Some of the artworks in this exhibit are created from hundreds of feet of metal rod, chopped into tiny pieces and painstakingly reassembled. Others are assemblages of found objects, fastened so that, together, the thin skins they create suggest something as solid, as singular, as familiar as a pair of shoes or the human body.
They are all born from a fascination with a paradox in the intensive repetition of objects in the physical world. That is that they simultaneously simplify as they become increasingly complicated. Repetition within a larger form creates something vast, something heavily textured, and much more complicated than each individual component. And yet these many individual pieces also become singular. Out of many, a simplified one arises. These thin skins aim to be tiny psychic mirrors to their viewer, reflecting partial moments of life and a glimpse into our own inner worlds.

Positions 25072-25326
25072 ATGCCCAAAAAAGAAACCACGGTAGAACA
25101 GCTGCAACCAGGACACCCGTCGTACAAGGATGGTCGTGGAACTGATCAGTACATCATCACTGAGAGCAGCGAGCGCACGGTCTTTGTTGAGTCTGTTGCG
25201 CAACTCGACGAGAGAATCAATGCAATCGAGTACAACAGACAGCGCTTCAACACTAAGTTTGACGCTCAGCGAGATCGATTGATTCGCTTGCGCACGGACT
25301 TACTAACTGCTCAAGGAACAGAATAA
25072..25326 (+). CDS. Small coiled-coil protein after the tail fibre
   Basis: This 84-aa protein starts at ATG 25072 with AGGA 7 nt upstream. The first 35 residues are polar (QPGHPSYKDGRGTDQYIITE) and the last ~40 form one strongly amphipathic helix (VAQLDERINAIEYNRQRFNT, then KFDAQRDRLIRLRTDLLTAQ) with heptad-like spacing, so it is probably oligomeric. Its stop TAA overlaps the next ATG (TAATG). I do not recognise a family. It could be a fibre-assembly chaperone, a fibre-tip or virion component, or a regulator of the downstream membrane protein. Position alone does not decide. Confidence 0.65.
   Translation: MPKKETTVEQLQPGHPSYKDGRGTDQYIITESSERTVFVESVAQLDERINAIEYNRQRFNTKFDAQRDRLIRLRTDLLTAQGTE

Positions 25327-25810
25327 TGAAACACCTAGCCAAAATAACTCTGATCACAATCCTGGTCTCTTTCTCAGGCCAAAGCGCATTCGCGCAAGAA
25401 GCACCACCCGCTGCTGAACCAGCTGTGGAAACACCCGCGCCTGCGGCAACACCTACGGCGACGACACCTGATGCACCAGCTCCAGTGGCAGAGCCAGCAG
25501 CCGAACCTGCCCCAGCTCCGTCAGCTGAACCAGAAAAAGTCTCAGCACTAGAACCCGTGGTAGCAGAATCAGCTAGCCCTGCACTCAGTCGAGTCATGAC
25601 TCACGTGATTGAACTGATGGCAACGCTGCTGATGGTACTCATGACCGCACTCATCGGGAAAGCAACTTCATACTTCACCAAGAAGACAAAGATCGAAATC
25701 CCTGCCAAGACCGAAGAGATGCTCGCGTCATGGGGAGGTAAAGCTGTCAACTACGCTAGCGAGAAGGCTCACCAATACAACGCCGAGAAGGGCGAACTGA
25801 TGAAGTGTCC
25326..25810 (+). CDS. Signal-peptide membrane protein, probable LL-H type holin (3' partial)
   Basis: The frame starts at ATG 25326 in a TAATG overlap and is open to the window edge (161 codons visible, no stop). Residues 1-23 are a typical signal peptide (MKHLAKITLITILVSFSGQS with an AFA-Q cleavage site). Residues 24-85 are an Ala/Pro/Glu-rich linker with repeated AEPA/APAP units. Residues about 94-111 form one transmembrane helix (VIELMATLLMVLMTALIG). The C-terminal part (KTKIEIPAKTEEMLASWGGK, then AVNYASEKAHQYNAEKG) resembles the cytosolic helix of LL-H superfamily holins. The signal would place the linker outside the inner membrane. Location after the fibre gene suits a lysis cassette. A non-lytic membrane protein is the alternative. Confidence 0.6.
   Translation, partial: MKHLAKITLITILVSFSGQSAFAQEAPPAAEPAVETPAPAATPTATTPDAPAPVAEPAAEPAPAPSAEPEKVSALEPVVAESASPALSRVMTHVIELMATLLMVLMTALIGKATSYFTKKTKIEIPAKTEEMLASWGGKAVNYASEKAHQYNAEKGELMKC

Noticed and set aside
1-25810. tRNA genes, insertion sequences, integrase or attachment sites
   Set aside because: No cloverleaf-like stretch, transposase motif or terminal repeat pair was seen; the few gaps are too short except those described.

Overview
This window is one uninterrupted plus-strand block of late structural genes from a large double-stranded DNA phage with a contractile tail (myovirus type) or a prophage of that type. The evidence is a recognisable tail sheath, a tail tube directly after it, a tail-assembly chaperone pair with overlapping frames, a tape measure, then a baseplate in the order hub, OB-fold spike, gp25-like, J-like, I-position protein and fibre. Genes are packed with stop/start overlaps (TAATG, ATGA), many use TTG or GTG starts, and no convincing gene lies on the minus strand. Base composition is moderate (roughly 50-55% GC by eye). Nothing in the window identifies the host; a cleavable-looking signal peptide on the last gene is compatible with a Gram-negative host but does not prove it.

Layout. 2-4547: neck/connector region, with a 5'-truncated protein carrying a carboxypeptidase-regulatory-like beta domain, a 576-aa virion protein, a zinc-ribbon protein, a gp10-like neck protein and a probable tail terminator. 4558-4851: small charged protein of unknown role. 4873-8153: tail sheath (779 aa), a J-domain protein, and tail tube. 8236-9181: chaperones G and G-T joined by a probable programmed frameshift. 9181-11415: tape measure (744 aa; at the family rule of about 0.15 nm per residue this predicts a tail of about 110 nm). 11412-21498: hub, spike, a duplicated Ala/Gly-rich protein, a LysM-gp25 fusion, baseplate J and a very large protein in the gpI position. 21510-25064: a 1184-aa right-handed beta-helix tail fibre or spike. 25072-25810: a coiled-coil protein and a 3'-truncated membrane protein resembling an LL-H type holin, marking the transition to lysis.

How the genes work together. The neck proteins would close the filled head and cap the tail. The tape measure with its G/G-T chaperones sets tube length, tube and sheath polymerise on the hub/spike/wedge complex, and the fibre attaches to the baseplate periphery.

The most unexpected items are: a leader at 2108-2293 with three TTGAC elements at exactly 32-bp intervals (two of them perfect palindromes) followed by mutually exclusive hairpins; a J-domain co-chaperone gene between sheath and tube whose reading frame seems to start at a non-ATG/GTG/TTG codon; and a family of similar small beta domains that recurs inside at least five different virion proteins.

Raised over North and South America, ANDREW MIGUEL FULLER‘s sculpture reflects the dreamlike experience of the outsider in his own country. Formally educated in the study of Society & Environment from the University of California at Berkeley, his artwork often poses questions of the psychological distance between the human animal and the larger planet on which we live.